We’ve met the day before she drives out to Sag Harbor with her girlfriend and two Jack Russell terriers to prepare her boat, Bossanova, for its latest voyage—a one-week journey along the New England coast, with stops at independent bookstores in Mystic, Edgartown, and Nantucket. As we talk, I discover that South had actually sold the proposal for her book before she took her boat out. “I always wanted to have the adventure,” she explains, “but then it occurred to me that there just had to be a book in here.” And, luckily, the advance helped cover some of the trip’s finances, as the process of selling her house and buying the trawler was pretty much “an even trade,” absorbing all her finances.
What was it like for her on the other side of the author/editor relationship? “I was a spoiled by my own experiences at Riverhead,” she admits, discussing her active involvement in every step of the publishing cycle for the books she acquired there, and her enthusiasm for creating the imprint’s paperback line even before they’d had their first hardcover frontlist. In contrast, she’s learned now what it’s like to be one project among the many on an editor’s agenda. “But I’m sure it’s difficult for any editor to deal with a former editor as an author,” she concedes. Is she ever tempted to get back into the game? “I can’t really see going back to being an editor,” she shakes her head. For now, she’s happily supporting herself with freelance writing and mulling over the proposal for her next book—which is also likely to be of a nautical nature.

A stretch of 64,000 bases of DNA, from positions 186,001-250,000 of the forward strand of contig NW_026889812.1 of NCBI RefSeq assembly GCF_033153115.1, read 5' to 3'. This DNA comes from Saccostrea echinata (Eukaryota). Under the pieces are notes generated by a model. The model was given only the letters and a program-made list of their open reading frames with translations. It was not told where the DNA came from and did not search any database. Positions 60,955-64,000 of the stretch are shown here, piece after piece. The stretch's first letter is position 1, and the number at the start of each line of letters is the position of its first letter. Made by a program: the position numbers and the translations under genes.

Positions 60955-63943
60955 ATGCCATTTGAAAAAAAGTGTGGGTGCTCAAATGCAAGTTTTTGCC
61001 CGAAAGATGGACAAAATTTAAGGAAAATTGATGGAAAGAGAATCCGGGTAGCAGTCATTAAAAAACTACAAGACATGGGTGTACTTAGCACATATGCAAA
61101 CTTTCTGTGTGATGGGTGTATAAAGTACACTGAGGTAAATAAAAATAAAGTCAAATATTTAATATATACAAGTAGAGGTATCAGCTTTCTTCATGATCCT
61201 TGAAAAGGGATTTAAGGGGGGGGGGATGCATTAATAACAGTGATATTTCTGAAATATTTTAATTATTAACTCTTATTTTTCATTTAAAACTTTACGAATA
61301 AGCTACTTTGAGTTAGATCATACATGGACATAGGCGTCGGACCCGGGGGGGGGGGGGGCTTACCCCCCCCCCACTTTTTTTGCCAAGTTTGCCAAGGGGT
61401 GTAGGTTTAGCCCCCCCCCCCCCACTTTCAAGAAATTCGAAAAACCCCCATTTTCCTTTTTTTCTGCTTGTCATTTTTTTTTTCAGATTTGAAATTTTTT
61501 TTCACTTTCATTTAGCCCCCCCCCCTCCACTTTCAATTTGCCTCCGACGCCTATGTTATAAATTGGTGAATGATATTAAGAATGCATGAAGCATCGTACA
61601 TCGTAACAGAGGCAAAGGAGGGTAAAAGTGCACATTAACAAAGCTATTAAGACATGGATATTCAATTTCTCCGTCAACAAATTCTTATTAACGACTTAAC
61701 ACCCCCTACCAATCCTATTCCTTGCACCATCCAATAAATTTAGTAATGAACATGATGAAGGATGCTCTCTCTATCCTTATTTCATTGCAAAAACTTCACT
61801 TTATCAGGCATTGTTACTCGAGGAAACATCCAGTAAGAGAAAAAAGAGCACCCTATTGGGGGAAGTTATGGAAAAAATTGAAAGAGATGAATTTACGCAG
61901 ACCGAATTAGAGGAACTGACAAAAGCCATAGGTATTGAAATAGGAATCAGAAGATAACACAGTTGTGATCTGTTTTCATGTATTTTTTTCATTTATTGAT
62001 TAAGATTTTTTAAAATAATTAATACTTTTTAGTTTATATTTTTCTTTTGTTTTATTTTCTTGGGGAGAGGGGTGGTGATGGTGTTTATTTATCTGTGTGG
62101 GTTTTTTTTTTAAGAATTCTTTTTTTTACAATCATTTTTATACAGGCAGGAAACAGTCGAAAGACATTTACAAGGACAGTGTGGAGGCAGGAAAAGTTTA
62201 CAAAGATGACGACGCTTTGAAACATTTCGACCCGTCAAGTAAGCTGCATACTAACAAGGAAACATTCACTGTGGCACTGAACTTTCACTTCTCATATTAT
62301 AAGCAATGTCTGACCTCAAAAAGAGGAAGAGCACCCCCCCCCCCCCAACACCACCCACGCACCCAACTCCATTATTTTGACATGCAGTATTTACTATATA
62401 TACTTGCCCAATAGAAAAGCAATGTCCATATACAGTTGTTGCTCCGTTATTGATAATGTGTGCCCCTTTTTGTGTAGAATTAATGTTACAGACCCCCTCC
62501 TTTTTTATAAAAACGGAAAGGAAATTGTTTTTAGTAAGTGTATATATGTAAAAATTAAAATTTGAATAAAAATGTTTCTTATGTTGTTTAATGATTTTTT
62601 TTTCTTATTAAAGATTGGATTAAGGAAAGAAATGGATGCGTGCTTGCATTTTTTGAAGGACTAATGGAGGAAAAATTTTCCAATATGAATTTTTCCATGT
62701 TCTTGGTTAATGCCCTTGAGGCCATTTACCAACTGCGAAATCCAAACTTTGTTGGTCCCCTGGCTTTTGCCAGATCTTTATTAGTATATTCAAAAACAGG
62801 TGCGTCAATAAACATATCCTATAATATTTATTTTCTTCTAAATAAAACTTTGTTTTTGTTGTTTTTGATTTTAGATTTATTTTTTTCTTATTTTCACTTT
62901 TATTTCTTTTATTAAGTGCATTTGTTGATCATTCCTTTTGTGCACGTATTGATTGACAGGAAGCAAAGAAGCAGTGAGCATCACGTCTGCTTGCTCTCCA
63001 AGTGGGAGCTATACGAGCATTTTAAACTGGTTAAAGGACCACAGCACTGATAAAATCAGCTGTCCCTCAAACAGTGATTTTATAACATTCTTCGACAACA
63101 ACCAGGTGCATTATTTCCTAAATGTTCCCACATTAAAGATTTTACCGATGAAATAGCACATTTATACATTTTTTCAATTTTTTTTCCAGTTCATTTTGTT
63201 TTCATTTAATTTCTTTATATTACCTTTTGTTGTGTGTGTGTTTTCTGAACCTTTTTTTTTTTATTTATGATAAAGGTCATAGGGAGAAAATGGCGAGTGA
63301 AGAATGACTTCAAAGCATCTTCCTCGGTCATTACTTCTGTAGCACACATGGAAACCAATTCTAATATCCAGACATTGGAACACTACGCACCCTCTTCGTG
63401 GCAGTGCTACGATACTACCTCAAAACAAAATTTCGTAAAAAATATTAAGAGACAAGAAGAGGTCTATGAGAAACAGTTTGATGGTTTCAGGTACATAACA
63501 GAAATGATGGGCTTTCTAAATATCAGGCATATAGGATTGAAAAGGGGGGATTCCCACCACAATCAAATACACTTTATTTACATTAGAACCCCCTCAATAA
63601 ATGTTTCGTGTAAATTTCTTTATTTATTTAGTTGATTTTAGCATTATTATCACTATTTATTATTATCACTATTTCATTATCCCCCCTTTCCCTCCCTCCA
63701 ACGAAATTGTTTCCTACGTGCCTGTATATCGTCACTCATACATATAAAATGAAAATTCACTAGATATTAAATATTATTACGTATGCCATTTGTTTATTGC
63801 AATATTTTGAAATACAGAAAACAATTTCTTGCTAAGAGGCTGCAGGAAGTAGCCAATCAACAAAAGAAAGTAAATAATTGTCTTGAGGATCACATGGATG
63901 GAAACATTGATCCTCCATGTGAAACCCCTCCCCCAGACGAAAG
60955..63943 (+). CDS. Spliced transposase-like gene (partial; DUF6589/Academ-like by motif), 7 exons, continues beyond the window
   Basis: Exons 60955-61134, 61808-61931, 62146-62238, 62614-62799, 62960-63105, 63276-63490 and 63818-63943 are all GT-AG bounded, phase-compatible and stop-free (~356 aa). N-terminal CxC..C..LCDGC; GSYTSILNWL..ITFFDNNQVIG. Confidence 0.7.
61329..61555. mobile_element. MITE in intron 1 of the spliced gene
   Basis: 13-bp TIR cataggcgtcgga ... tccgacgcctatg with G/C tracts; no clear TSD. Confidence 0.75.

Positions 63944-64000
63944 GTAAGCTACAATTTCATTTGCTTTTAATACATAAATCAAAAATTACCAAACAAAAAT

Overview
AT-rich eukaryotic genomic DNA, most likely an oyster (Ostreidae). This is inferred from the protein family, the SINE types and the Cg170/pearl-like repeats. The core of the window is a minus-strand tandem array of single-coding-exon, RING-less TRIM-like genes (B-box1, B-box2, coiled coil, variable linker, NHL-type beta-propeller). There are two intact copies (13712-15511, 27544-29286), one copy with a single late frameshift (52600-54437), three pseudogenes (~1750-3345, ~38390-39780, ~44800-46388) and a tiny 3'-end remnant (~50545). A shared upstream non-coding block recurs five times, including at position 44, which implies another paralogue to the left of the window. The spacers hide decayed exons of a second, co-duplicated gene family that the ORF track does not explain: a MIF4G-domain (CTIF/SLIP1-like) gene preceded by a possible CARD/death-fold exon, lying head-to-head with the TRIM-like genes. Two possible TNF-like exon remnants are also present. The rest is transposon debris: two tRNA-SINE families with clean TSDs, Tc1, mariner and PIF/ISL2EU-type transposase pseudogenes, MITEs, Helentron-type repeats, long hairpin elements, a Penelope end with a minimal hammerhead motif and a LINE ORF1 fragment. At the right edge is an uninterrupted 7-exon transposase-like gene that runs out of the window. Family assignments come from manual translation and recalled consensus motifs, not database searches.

Elizabeth Hayes worked on some small theater productions before she joined the publishing industry sixteen years ago, but she’s the first to admit that she’s hardly a seasoned show biz veteran. Nevertheless, after just six months as Scribner‘s publicity director, she’s leaving her job to work as a producer on Dancing With Shiva, the next Jonathan Demme film. She met the director through her role, back at Simon & Schuster, as the longtime publicist for Jimmy Carter, while Demme was making a documentary about the ex-president during the tour for Palestine: Peace Not Apartheid.